We took our seats in a lavish private room and awaited our noodles to be served. Each person got a bowl of red soup noodles, a bowl of white soup noodles, two pieces of braised duck leg, and two slices of smoked fish deep fried with soy sauce. The owner urged us to tuck in while the food was piping hot. Looking at the humongous plate of duck legs and smoked fish on the table, I timidly asked, “Are we still waiting for a few other guests?” The owner replied, “We’re all here. Do you still want other toppings?”
That was quite a meal we had. It was as if we were gallant soldiers returning from the battlefield, wolfing down our food and stuffing our faces. I didn’t feel hungry the entire day and even had the faint taste of umami in my mouth when I stifled a burp.
My friend told me that a good bowl of Aozao noodles was not only made with the finest ingredients but adhered to “three basics and five essentials” (五热三烫)...
Nothing less than piping-hot perfection
My friend told me that a good bowl of Aozao noodles was not only made with the finest ingredients but adhered to “three basics and five essentials” (五热三烫). The five essentials, that is, the bowl, broth, oil, noodles and the toppings, must always be hot. As for the “three basics”, first, the noodles must be piping hot. After the noodles are drained, they must be rinsed in boiling water instead of warm water; two, the broth must be piping hot. To achieve this, once made, the broth is placed in an iron wok and kept simmering on low heat; and three, the bowl must be piping hot. After the bowls are washed, they are placed in boiling water until they are used again so that they are kept warm and sterile.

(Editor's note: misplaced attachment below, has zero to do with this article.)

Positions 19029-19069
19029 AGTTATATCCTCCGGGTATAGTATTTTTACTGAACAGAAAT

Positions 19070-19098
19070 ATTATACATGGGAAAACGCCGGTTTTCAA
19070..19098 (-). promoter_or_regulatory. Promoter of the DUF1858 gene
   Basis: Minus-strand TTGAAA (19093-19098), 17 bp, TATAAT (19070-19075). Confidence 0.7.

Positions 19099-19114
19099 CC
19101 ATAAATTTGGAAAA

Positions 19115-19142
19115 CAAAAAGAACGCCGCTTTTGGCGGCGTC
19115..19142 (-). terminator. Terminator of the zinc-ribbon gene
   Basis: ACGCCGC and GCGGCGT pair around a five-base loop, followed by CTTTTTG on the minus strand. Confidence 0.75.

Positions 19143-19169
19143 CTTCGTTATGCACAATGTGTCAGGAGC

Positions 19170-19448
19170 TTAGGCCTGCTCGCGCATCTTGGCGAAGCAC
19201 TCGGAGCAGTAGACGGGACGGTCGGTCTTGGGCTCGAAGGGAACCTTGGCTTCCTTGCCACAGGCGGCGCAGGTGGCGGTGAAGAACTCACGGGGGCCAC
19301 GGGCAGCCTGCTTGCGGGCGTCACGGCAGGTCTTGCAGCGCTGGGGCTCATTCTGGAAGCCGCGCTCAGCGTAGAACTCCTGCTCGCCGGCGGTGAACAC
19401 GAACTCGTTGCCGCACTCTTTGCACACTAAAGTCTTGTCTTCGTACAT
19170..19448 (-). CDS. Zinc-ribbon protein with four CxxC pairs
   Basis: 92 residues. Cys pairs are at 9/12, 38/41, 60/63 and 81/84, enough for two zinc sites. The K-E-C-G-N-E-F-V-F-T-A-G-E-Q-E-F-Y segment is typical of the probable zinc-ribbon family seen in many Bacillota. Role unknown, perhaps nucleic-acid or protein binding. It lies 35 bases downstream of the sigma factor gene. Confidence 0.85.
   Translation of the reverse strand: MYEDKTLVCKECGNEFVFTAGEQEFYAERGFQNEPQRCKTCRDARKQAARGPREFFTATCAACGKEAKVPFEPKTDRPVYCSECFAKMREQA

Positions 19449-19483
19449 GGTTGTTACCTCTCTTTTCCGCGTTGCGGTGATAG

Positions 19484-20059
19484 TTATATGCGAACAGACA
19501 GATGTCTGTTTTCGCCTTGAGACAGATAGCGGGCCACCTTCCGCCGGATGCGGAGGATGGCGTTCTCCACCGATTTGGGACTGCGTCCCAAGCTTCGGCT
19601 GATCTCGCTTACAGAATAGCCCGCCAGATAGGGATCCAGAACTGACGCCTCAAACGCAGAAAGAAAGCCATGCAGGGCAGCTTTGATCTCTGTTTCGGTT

I replied, “These rules are way too cumbersome. At the end of the day, isn’t it just about serving the dish ‘hot’? When eating noodle soup, you have to eat it while it's hot, otherwise, it wouldn’t be tasty anymore.” My friend broke out in laughter and said, “Why not give your suggestion to the owner? Tell him that there is simply one rule: ‘Everything must be hot.’”